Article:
Tuesday July 25, 1916
Last night we were ordered to move from our comfortable dug-outs to the reserve trenches about 150 yards up nearer the front. We moved up a road straight to the trenches. On our way up there we ducked to the sides of the road as we heard the rattle of machine guns and the peculiar droning zing close overhead. We don't believe in this dead hero racket. The man who used to be a hero is now considered a fool in more cases than one. However, we reached our trenches in safety.
The front of the trench is called a parapet and the rear wall the parados. The strip of trench nearest to the enemy is called a bay. The bit of trench facing the rear is the traverse [sketch]. If the enemy persists in bombarding a certain part of the trench, a flying traverse is built. This flying traverse is nothing more than a bridge thrown across the top of the trench and padded up with sandbags about three or four sandbags deep.
We took our first trip up to the front trenches tonight. I mean all the new rookies when I say we for the "old guard" has been in the trenches for over ten months. The 26th is a fatigue party for eight days. We then spend eight days in the front trenches, then we spend eight days in the reserves.
Last night we took up about 400 sandbags and filled them up, and built in a part of the trenches blown in by the Germans. (When I say 'we' I mean #5 platoon as we are split up into working parties and sent to different parts of the line to work.) As we were working we were helped very much by the kindly neighbour Mr. Fritzie by his flares which he sent up many and often. In fact I believe if he knew how he lighted our working parties on their way to the trenches with material and in their work I think he would refrain from using them so much. A flare is simply a small fireworks fired from a special pistol. The small cartridge explodes in the air, lighting a fuse and burning a fierce white light. This fuse has a little parachute and it slowly decends, lighting up the country for three or four miles around before the three minutes elapse in which time it burns up.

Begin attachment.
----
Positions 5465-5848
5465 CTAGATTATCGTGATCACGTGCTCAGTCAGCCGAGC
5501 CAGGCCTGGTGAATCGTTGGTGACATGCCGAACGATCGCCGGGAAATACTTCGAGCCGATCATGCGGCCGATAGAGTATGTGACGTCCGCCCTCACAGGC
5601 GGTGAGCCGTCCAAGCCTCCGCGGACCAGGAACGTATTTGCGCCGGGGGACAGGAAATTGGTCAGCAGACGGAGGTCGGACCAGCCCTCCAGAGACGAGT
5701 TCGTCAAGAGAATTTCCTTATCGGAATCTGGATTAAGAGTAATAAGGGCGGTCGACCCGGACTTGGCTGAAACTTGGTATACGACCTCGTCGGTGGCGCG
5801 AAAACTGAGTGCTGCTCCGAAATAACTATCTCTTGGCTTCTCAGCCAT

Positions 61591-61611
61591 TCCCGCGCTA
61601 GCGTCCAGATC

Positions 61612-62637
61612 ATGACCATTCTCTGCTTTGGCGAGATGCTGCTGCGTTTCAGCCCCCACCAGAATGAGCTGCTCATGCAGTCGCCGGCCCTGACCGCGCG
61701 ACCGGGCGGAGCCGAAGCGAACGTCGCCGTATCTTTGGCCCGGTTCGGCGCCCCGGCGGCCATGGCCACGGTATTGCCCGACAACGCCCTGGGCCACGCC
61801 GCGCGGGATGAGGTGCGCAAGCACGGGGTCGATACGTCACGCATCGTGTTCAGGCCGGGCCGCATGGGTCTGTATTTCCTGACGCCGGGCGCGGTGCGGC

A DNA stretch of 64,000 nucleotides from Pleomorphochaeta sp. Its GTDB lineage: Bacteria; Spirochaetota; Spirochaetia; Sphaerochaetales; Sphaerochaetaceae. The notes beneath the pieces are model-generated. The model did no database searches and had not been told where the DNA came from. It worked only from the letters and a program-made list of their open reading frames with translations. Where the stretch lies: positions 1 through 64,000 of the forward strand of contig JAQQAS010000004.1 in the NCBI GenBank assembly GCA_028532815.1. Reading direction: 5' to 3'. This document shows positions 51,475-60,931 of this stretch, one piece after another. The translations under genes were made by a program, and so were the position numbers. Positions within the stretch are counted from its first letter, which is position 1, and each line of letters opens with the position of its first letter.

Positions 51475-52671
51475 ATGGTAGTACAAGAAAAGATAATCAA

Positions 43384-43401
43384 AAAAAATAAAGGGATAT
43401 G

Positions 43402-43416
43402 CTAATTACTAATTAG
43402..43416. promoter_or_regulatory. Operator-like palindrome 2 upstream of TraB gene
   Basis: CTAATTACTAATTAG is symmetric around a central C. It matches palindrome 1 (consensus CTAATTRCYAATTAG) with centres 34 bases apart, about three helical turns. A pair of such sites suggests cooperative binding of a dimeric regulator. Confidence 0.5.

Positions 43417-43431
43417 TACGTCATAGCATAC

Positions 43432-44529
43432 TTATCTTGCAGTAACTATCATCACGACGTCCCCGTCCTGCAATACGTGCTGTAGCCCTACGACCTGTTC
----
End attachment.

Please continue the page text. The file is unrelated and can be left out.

Just a word about our communication trenches - they are dug in to a depth of four feet. Then walls of sandbags are built up on either side making a total height of about 6, 7 and sometimes 8 feet. They are elaborately built, and disguised on the outside. The ground is sloped to the top of the walls and then sodded if the surrounding ground is open. The The inside of the walls are stiffened up by long heavy stakes, 4 ft. long to which is nailed mesh wire, or strips of corrugated iron, solid cross-stick sidewalks are built, leaving a deep drain underneath for the water to flow away for nearly the whole country is low and the earth always very damp. The sidewalks are built like a regular cross-plank sidewalk [sketch]. These walks are carefully built and kept in good repair as they are used only at night and parties coming along with rolls of barbed wire, provisions, water, lumber, armour-plate, corrugated iron, sandbags, ammunition of all kinds, etc. must feel sure of their footing even if it is dark. Everything must be done rapidly and finished before daylight.
Three men were killed in the trenches not far from us. One dugout was blown in killing seven men in it by a bursting Fritzie rum-jug, as the heavy shells, 9.2 or 8.5 are called.
The communication trenches wander all over the field before arriving at the front trench. It is not safe for them to be regular or Fritzie would find them by aeroplane and blow them to pieces. They go something like this. Diagram overleaf of Brasserie dressing station and wood behind it in which we lived in dugouts and the front line with communication trenches leading to it.